The Australian smart meter market is preparing for change as a ruling from the energy market regulator on creating more competition among suppliers and increasing consumer engagement is expected on 1 July.
The Australian Energy Market Commission (AEMC) has outlined a draft rule determination due to start next week, which will see consumers able to select if they want a meter at all, the types and cost of the meter, and a price plan, just as they might when buying a mobile phone.
Prepared by the Council of Australian Governments (COAG) Energy Council, the ruling prepared in March 2015 aims to address “the exclusivity arrangements which limit who can take responsibility for the provision of metering services, impede competition and potentially encourage the continued use of accumulation meters.”
In a summary of the draft determination, the COAG Energy Council said it has identified a number of issues with the National Electricity Rules (NER) and National Energy Retail Rules (NERR) in its rule change request that limit competition and may inhibit investment in the provision of advanced metering services.
The council also identified that certain exit fees and the structure of metering charges create a disincentive for retailers to invest in advanced meters.
Other issues identified by the COAG Energy Council related to minimum requirements for advanced meters and uncertainty over access to advanced metering services and metering data and consumer protections.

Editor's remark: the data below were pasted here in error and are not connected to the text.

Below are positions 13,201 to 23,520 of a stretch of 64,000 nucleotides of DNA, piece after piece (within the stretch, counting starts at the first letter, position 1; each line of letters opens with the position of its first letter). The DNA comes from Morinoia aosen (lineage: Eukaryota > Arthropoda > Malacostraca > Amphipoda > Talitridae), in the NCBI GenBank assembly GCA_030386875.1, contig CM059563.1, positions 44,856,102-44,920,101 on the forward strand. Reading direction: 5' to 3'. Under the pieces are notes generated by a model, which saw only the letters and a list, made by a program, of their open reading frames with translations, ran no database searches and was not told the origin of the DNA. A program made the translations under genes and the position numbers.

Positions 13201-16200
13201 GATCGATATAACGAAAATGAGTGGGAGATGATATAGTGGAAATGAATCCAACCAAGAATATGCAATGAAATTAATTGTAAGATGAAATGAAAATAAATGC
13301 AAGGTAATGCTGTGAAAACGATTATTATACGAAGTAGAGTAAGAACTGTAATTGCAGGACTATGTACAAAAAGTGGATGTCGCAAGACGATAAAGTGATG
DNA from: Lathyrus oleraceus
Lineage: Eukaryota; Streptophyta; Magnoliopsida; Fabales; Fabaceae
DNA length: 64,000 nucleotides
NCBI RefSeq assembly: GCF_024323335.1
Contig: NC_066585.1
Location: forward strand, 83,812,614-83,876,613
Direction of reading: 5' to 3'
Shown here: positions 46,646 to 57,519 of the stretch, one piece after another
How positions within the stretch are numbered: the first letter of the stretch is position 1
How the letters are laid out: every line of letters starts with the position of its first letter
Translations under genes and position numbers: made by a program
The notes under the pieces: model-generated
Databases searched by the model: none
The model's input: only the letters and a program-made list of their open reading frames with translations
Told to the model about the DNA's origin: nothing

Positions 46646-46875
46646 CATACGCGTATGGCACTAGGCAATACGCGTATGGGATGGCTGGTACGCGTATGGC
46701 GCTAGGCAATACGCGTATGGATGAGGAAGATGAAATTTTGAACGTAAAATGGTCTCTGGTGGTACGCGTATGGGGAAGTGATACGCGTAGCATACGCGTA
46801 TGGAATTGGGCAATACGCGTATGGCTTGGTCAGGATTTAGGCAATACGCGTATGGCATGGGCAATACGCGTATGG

Clarity for smart meter market
Energy management company Landis+Gyr, which is active in the Australian market, said it has been waiting “for some of the policy decisions to get resolved”.
Adrian Clark, head of smart metering business Landis+Gyr in Australia and New Zealand, said a ruling would provide clarity for the market to move on and start building that smart infrastructure.
Mr Clark said a ruling from the AEMC on competition in metering services would be crucial to determine how the market would operate in the future.
Under the AEMC’s draft ruling on the new metering regulations, released in March, retailers would need to appoint a ‘metering co-ordinator’ to provide meters to their customers.
The new system aims to open up opportunities for metering suppliers in this role, or as a technology partner should a retailer decide to go into metering services itself, as AGL Energy has proposed, for example.
By 2017 all new or replacement meters would be “smart”, while retailers would be able to offer incentives to customers to have the new meters installed.
Clark said: “For a retailer it’s now about creating that value proposition for the customer.”
Commenting on the introduction of smart meters in the state of Victoria, which prompted some consumer resistance over high installation costs, Clark said the problems emanated from decisions taken almost 10 years ago, and since that time the technology had “leapfrogged”, while the AEMC ruling placed more emphasis on the consumer, resulting in greater engagement and understanding about benefits.